Thursday, 17 March 2011

Piggy in the Middle

The story so far…

Once upon a time there was a script.  Now this little script wasn’t a very happy script.  It was all broken up into pieces and - as was the world at the dawn of time - was without shape or form. Lo, there came an Electric Writer who tried to fix the script.  And the script began to develop and take shape.  But still it wasn’t a happy script.  It still lacked form.  But slowly and surely the pieces began to come together…

Now, for the purposes of creating a dramatically suspenseful moment I could include the phrase “To be continued” at this point.  But, dear electric reader, you do not deserve to be exposed to such well-trodden material.

It has now been some time since the extended period of writers block suddenly disappeared and went on holiday (or “vacation” if you happen to be American).  However, it looms like the shadow of an alien spacecraft from such films as Independence Day and, er, that other film which is sort of like Independence Day.

However, the electric script for a forthcoming electric feature film progresses, slowly but surely.  It has, however, reached what I call The Lethargy Point.  The Lethargy Point works like this:

A writer spends many months developing an idea for a script.  He takes showers, writes notes, thinks in bed during the night, and finally decides that, yes, this is the script he is going to write.  Aforementioned writer then engages the A2SF2K (Arse To Seat, Fingers To Keyboard) formula and soon realises that much of the idea development should be jettisoned due to the creative flow taking a new organic direction.  It is at this point that some writers would begin to panic; our example writer does not do this because he realises that many things can change in a script between the idea and rough draft.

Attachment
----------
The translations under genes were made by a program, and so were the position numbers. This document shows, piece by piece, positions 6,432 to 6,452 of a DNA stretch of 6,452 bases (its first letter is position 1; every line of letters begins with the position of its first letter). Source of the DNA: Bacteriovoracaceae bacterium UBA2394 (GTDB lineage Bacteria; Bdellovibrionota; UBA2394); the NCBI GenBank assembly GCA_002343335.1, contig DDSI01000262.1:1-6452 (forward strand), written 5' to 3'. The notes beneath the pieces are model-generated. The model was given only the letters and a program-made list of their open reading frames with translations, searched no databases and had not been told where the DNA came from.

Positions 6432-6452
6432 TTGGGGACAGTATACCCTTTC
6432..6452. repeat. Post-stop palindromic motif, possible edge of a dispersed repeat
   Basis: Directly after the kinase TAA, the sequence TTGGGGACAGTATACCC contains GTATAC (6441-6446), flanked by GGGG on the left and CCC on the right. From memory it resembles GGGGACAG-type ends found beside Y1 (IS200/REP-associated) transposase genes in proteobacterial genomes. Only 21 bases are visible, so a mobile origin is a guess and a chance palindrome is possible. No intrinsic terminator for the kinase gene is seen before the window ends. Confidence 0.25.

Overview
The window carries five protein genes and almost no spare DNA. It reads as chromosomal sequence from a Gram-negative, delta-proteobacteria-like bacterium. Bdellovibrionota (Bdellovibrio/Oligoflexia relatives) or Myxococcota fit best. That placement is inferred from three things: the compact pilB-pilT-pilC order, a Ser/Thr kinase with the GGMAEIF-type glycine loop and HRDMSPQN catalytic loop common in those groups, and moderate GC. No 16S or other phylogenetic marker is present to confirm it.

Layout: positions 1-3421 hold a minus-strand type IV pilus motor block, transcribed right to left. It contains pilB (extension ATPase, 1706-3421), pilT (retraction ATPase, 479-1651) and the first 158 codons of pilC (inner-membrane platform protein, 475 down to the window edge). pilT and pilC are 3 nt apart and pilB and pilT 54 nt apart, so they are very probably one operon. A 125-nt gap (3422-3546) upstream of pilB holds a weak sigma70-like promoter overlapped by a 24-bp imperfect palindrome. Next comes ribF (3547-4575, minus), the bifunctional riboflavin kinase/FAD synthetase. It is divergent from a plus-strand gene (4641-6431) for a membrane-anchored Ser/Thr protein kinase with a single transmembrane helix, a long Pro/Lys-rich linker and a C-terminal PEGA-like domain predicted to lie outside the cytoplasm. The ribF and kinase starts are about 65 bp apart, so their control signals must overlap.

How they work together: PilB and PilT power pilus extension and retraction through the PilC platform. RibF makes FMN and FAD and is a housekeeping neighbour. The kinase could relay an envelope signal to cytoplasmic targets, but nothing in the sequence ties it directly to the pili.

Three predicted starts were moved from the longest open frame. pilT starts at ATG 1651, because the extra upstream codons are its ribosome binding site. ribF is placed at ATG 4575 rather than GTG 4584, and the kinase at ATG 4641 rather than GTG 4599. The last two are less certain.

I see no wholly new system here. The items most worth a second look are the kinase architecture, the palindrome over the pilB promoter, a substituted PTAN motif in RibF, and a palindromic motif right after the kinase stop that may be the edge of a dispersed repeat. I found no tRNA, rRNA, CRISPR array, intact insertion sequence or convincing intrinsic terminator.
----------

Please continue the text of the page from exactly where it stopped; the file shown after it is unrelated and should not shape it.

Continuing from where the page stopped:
(One hastens to add that ‘rough draft’ can be an extremely useful alternative when referring to a first draft in case it turns out to be really shit, then one can say ‘But it’s only a rough draft; it’s just sketching out ideas for a first draft.’)

So our writer jollies along with the rough draft, whistling while he works, drinking tea, and looking forward to the end.  But then something curious happens.  The ideas dry up.  And the rough draft is too short.  Our writer reads through his masterpiece - which has a beginning, middle and end (though not necessarily in that order) - and realises that the script is running at only an hour!  He is now faced with a dilemma.

Our writer recalls a time when he heard someone mention a ‘medium length film’.  Medium length film?  Do such things exist?  Like The Twilight Zone, it is that strange middle-ground between science and superstition, or, in this case, between a short film and a feature film.  Thus, theoretically, our writer has a completed script - for a ‘medium length film’.  It would be so much easier to settle for this than go through the trauma of having to rethink the whole idea and expand the script to full-length.  Or does he grow a set of creative balls, realise who the fall guy is likely to be in this arena, and press on to page 90, 100 or even 120?  Because, let’s be frank here, folks: who the hell cares about a ‘medium length’ film?  It’s just a long short film.

The more astute of you out there will, of course, realise that the principles of The Lethargy Point amounts to nothing more than a metaphorical disguise for blatant laziness and another one of those displacement activities for not writing.  It is the point in one’s writing where the script reaches a length recognised in the industry as ‘medium length’ and it would be easier to stop there and then and come up with some cock-and-bull creative excuse for why this is the ‘ideal duration for the execution of this idea;’ or words to that effect.
In an ideal world it’s a short film, a feature film, or episode of EastEnders.

And so one stops for a metaphorical cup of tea at the metaphorical café situated at The Lethargy Point, thanks the waitress, and then presses on, ever forward, leaving it further and further behind.  That’s the signpost up ahead.  It says: “Stop deluding yourself and write a full-length script, you lazy git!”